Note: If the intrinsic dimensionality of the dataset is lower than the original number features, e.g., because some features were strongly correlated, then the last few eigenvalues will be zeros. You can also plot the eigenvalue spectrum, i.e., the eigenvalues ordered by their magnitude, to see how many dimensions you might want to keep, i.e., where this curve starts to flatten out.

Careful
• Computationally expensive for many (> 10k) features.
Tip: If you have fewer data points than features, consider using Kernel PCA instead: This variant of the PCA algorithm computes the eigendecomposition of a similarity matrix, which is $n \times n$ (with n = number of data points), i.e., when n < d this matrix will be smaller than the covariance matrix and therefore computing its eigendecomposition will be faster.

• Outliers can heavily skew the results, because a few points away from the center can introduce a large variance in that direction.

#### t-SNE

Useful for

Visualizing data in 2D — but please do not use the transformed data as input for other algorithms.

Main idea

Randomly initialize the points in 2D and move them around until their distances in 2D match the original distances in the high dimensional input space, i.e., until the points that were similar to each other in the original high dimensional space are located close together in the new 2D map of the dataset.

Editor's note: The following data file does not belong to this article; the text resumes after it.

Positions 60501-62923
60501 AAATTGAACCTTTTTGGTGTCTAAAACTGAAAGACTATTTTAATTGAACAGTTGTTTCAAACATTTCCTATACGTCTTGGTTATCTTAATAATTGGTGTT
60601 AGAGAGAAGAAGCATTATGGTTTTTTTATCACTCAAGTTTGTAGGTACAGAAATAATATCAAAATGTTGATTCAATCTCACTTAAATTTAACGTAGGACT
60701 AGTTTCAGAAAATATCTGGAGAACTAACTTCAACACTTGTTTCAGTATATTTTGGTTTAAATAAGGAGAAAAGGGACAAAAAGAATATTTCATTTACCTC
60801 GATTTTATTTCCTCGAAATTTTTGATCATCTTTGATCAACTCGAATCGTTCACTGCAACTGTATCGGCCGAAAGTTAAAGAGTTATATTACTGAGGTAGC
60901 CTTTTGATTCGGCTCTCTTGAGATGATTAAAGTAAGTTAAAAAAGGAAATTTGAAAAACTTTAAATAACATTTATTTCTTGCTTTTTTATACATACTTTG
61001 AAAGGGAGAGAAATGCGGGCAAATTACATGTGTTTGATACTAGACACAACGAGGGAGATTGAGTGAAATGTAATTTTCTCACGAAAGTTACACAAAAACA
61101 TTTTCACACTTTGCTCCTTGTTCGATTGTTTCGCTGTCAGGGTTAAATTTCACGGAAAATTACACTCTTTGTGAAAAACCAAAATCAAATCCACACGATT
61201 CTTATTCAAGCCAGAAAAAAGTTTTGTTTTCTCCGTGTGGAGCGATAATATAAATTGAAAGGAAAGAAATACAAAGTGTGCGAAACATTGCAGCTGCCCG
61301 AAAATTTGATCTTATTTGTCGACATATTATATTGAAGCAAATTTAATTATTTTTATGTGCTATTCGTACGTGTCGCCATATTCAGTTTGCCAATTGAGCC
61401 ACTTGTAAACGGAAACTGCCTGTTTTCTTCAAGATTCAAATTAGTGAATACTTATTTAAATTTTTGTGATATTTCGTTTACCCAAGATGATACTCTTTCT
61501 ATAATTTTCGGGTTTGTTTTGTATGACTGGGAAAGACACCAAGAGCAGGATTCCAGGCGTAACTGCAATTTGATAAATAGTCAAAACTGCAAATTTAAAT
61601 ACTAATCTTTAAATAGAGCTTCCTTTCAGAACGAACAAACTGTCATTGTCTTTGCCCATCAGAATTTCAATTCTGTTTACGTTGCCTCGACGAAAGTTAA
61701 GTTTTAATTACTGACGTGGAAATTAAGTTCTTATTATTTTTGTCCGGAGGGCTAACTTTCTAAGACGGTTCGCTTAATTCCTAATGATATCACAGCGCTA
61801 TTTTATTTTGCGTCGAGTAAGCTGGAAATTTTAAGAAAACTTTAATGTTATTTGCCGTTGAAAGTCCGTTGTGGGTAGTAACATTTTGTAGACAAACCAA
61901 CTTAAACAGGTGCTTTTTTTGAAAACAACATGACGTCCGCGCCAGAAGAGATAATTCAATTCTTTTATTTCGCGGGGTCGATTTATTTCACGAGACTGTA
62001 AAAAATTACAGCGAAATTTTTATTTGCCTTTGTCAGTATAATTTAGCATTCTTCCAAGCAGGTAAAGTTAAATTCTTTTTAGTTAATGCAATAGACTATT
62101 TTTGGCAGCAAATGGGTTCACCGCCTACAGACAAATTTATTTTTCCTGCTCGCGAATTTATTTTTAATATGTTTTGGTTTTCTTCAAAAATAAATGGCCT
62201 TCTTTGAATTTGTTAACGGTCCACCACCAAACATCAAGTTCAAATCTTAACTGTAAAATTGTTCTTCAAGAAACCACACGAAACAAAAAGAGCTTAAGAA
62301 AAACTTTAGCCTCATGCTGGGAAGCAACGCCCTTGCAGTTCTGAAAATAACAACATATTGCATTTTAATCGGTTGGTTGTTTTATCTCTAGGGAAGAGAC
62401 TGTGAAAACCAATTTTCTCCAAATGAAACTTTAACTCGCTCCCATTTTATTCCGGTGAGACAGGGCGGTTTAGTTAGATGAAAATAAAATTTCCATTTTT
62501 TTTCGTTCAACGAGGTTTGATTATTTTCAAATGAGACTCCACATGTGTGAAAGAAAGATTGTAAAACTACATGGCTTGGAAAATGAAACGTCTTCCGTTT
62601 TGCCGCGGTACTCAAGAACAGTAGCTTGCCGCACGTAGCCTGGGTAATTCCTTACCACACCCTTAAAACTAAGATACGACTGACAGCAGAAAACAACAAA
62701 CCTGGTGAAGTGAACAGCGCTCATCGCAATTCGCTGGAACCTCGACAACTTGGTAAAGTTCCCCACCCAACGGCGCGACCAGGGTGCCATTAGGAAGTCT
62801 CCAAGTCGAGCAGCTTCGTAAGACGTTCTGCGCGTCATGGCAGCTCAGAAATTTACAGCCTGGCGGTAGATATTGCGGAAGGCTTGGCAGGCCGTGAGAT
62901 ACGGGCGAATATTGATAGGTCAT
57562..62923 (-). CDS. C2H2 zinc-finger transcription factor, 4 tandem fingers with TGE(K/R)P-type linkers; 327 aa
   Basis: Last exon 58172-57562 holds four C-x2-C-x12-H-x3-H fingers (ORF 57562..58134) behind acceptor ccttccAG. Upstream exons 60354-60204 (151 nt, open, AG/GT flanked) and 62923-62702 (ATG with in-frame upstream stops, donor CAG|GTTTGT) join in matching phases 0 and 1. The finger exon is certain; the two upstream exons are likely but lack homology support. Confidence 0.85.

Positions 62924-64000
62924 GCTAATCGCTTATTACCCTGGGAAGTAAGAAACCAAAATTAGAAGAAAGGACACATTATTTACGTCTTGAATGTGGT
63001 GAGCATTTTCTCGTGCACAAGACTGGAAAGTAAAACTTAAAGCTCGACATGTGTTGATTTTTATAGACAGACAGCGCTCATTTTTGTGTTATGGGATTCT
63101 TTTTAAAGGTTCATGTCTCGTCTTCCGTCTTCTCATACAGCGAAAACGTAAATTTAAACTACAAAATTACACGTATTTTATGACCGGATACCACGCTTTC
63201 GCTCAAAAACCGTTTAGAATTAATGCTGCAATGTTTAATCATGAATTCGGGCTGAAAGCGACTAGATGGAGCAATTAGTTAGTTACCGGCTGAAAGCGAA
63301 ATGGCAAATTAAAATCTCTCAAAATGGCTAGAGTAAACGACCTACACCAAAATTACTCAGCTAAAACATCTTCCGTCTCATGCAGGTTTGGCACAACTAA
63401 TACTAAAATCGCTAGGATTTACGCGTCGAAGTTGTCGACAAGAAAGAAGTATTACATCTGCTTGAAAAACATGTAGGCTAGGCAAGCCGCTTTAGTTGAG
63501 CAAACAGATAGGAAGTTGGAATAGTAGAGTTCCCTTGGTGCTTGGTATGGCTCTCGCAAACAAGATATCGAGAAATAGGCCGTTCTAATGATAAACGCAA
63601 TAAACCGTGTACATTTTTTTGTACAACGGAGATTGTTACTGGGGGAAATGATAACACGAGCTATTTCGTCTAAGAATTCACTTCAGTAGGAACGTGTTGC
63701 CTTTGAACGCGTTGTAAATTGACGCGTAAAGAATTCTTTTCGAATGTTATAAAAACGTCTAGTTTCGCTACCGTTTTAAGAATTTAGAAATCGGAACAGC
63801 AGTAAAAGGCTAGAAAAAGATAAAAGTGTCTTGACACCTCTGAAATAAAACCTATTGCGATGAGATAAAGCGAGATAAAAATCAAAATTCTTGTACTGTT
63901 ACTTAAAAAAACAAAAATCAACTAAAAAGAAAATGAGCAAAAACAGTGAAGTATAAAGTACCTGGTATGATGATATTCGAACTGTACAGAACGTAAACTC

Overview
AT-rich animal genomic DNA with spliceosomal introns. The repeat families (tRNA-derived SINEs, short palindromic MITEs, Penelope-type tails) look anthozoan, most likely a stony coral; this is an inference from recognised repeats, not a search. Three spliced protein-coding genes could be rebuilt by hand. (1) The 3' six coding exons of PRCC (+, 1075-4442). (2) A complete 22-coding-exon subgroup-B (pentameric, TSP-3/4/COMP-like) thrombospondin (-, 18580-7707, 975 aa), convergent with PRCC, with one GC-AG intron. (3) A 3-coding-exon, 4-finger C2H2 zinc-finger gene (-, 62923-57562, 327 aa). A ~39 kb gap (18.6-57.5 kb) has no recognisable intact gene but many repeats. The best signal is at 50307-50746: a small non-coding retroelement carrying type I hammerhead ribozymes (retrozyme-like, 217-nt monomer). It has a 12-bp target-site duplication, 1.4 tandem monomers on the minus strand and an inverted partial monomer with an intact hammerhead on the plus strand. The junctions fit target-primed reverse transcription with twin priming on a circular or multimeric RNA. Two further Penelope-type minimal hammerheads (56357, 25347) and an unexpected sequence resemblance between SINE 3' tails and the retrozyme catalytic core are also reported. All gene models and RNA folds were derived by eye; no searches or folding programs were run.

→ Have a look at the animations in this great blog article to see t-SNE in action!

``from sklearn.manifold import TSNE``

Important Parameters:

• `perplexity`: Roughly: how many nearest neighbors a point is expected to have. Have a look at the corresponding section in the blog article linked above for an example. However, what an appropriate value for this parameter is depends on the size and diversity of the dataset, e.g., if a dataset consists of 1000 images with 10 classes, then a perplexity of 5 might be a reasonable choice, while for a dataset with 1 million samples, 500 could be a better value.
The original paper says values up to 50 work well, but in 2003 “big data” also wasn’t a buzzword yet ;-)

• `metric`: How to compute the distances in the original high dimensional input space, which tells the model which points should be close together in the 2D map.

Pros
• Very nice visualizations.

Careful
• Algorithm can get stuck in a local optimum, e.g., with some points trapped between clusters.

• Selection of distance metric for heterogeneous data ⇒ normalize!

→ Also check out the `umap` and `pacmap` libraries!